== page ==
The other day, I received feedback that my social media response had not been up to par regarding current events related to racial injustice.
I took the feedback in stride and returned to my ongoing research on the topics of racism, discrimination, white supremacy and prison reform, curating what I thought was practical information (documentaries to watch, ways to support the cause, books to read, statistics and historical facts) and sharing it to stand in (digital) support.
I agree that I could’ve done that sooner. However, as I was posting, I couldn’t help but think: If your response to white privilege and racism is limited to sharing social media posts, or those posts precede you perpetuating anti-black behavior in your family, your social groups, your faith community, your workplace, yourself, then your activism is performative.
If your response to white privilege and racism is limited to sharing social media posts then your activism is performative.
What are some “online activists” doing to help secure a more just society, beyond sharing content? Many take their ally badges granted by social media forces and dust it off, no other necessary actions taken. Next season, their social media posts will cover a new contemporary issue.
Social media is a tool, one of many. It’s a complement to the real, daily, in-person work. Does what we preach online align with the way we live our lives? Away from and in spite of public scrutiny, are we acting in accordance to our values? Have we taken the time to re-evaluate those values and make sure we’re self-actualizing so that we can, in turn, upgrade the limping society we live in?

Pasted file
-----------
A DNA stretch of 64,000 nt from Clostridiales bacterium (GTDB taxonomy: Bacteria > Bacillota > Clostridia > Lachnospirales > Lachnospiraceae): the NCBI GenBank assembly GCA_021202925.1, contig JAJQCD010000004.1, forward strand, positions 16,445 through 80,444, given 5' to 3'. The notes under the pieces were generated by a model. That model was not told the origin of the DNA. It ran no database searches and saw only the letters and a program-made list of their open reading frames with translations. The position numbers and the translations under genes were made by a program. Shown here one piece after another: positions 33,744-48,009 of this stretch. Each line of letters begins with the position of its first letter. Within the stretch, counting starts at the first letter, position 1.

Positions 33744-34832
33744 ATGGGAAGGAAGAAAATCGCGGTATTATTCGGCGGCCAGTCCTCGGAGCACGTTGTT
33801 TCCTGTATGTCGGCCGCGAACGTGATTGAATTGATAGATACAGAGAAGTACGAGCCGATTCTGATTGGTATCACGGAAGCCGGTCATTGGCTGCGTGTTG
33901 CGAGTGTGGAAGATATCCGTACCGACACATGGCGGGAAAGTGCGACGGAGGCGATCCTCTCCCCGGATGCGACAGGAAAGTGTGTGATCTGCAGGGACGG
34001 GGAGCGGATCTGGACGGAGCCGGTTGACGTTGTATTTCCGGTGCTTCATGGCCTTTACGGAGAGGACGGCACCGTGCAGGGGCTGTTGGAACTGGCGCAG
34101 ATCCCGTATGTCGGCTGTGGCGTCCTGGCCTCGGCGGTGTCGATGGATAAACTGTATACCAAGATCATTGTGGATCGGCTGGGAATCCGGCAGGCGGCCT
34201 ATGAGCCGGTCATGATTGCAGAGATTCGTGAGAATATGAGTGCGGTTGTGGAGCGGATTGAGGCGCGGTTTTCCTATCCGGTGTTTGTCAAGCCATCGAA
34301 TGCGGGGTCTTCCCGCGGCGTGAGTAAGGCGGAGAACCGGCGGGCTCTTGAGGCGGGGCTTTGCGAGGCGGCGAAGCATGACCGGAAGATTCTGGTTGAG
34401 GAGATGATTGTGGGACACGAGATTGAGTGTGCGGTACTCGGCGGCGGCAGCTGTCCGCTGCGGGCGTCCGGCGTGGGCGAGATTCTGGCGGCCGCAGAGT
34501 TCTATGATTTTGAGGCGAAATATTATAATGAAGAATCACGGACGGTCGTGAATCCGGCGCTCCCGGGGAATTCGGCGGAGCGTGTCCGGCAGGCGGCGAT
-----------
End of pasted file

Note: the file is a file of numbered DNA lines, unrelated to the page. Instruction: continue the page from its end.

Social media is a tool, one of many. It’s a complement to the real, daily, in-person work.
Being able to go on daily runs and laughing at nothings as a form of self-care without fear are privileges that some do not have. I am painfully aware. I have taken time to find a patch of grass to sit on and pick up the phone, write or read on the matter, thankful for another (masked) breath of air others were atrociously stripped away of the right to take. With an inhale, I put pen to paper and time into action. Instagram is an afterthought.
The bulk of our lives—the rage, the love, the grief and the incidents—is away from screens and social media. As it should, I will spend less time reposting overshared social content and instead text a governor and call my black friends, ask questions, sign petitions, offer my help, listen, lighten a load, welcome a stranger, read to increase my knowledge and understanding of the issue, donate, call out discrimination, stand in a Union Square protest or support a black business, organization or artist.
The bulk of our lives—the rage, the love, the grief and the incidents—is away from screens and social media.
Every day and in the long run, beyond the urgency of current events, I pledge, again and again, to do that. I believe that‘s more valuable than breaking your silence with some swift and seasonal social posts that are just seasoning on a plate of struggle.
The likes and comments and views on your Instagram aren’t a measure of your real efforts to combat racism where you can. Only powerful and sustained practices will chip away at dismantling centuries-old structural inequities and discrimination.
As an ally, however you choose to help and stand with black people—just make sure you do it with all the honesty, empathy and passion you’ve got in you. It’s crucial you do it, every day and in the long run.